Meet marriage expert Sandra Glahn
Dr. Sandra Glahn is a professor at Dallas Theological Seminary. She is the author or coauthor of more than twenty books, including Vindicating the Vixens: Revisiting Sexualized, Marginalized, and Vilified Women of the Bible (Kregel Academic). Her areas of study are first-century backgrounds, women in public ministry, arts and culture, and sexual ethics.
Years ago, I teamed up with a theologically-trained medical doctor to collaborate on a male/female-authored book on marital intimacy, Sexual Intimacy in Marriage (Kregel). At the time, the best-known Christian books on the market about sex were written only by males, and they lacked some essential research about women—not to mention a female perspective. We have re-republished several editions of the book since that first release—especially considering that the internet has changed access to pornography, and couples are waiting longer to marry.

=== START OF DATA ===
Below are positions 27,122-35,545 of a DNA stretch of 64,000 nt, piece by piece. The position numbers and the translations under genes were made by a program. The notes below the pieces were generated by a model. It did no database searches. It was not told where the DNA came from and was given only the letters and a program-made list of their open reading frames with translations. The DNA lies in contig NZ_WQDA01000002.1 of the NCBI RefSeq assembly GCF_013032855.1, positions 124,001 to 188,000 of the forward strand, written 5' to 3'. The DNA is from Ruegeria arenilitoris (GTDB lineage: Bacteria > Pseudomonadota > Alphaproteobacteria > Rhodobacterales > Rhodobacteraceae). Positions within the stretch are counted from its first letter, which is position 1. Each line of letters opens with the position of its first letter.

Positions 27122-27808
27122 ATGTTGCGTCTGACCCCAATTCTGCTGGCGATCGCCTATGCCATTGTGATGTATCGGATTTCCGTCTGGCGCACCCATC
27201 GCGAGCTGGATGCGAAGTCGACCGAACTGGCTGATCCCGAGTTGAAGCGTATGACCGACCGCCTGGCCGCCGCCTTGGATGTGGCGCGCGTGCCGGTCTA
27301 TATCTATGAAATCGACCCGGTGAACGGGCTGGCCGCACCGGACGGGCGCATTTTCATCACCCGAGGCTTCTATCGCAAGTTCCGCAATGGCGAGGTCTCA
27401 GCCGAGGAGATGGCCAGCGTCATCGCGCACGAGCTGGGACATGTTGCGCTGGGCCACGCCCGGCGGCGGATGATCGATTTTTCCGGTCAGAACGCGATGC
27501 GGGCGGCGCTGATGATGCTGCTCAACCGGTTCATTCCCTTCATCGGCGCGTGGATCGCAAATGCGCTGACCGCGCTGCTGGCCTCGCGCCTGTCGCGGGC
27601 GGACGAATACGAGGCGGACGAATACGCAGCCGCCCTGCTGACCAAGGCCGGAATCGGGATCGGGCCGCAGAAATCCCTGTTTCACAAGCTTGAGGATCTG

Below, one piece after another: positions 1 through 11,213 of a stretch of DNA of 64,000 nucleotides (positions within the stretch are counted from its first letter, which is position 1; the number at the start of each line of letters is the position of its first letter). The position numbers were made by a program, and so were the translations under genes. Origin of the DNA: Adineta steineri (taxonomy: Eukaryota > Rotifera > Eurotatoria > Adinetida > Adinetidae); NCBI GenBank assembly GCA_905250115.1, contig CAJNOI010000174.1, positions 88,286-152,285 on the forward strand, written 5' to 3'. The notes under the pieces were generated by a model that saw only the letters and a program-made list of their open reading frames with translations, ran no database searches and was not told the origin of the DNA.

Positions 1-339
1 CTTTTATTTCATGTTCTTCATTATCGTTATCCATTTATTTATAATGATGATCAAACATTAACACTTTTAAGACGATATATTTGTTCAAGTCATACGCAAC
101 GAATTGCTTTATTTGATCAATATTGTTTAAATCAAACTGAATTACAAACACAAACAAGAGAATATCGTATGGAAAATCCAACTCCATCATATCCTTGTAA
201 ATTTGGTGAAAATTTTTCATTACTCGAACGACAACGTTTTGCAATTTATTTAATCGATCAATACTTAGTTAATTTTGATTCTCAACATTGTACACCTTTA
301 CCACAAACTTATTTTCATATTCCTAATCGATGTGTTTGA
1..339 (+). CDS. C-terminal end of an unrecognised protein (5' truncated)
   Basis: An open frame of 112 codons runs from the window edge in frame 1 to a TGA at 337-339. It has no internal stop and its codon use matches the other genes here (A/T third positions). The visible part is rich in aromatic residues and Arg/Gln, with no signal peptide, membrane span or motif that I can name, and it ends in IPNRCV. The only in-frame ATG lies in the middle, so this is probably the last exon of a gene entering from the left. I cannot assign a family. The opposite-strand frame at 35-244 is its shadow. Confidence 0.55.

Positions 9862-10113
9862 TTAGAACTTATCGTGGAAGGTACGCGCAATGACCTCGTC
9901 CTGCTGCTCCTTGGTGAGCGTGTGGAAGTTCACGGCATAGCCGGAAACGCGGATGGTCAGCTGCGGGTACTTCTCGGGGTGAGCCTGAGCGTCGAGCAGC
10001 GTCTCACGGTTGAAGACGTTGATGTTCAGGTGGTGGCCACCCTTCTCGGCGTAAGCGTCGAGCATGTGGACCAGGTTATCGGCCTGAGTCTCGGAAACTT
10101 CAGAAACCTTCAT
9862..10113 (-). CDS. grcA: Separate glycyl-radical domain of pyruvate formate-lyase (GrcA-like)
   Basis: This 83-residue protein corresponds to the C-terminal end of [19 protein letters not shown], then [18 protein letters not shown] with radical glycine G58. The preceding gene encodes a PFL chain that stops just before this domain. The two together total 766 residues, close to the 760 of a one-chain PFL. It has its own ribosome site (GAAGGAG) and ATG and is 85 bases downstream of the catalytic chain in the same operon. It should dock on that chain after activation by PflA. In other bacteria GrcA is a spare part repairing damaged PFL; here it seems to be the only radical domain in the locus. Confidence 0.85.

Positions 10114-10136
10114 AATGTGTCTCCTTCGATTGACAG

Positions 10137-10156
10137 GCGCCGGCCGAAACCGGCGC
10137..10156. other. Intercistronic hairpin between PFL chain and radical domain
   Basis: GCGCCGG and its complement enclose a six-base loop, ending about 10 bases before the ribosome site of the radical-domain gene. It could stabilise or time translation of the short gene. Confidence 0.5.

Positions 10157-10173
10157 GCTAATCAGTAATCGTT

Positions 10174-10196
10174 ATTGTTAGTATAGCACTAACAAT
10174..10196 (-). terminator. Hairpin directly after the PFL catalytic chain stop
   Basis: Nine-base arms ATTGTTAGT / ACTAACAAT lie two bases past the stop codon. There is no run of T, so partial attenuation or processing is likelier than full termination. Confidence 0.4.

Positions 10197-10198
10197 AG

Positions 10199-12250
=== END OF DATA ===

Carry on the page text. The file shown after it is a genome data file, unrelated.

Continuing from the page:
What inspired you to write a fourth edition of Sexual Intimacy in Marriage?
Initially, we felt the female part of the marriage equation was missing. Since the last edition, my dear physician-coauthor suddenly passed away from a heart-related condition. So this time around, we’ve included a new chapter from a marriage therapist specializing in sexual addiction. We also take into account that the U.S. Supreme Court has redefined marriage, and we incorporate new research. We also talk more about same-sex attraction and its effect on heterosexual marriage.
How would you describe this book to someone in a 30-second blurb?
Sexual Intimacy in Marriage is a physician/theologian, male/female look at God’s beautiful design for marital intimacy—which certainly includes sex but also takes into account the marriage relationship and the context in which sex is most likely to thrive. The book includes sex through the life cycle, exploring the changes humans undergo as they age and how these changes affect their intimate lives.
What genre do you focus on and why?
Although I have written four novels, all in the medical suspense category, my primary focus is non-fiction. Lately, I have especially concentrated on the intersection of the Bible/theology on topics relating to sex and gender. So often the tone of such conversations (on both sides of the debates) has been vitriolic, and I’m hoping to help readers converse more winsomely.
Why do you write? What drives you?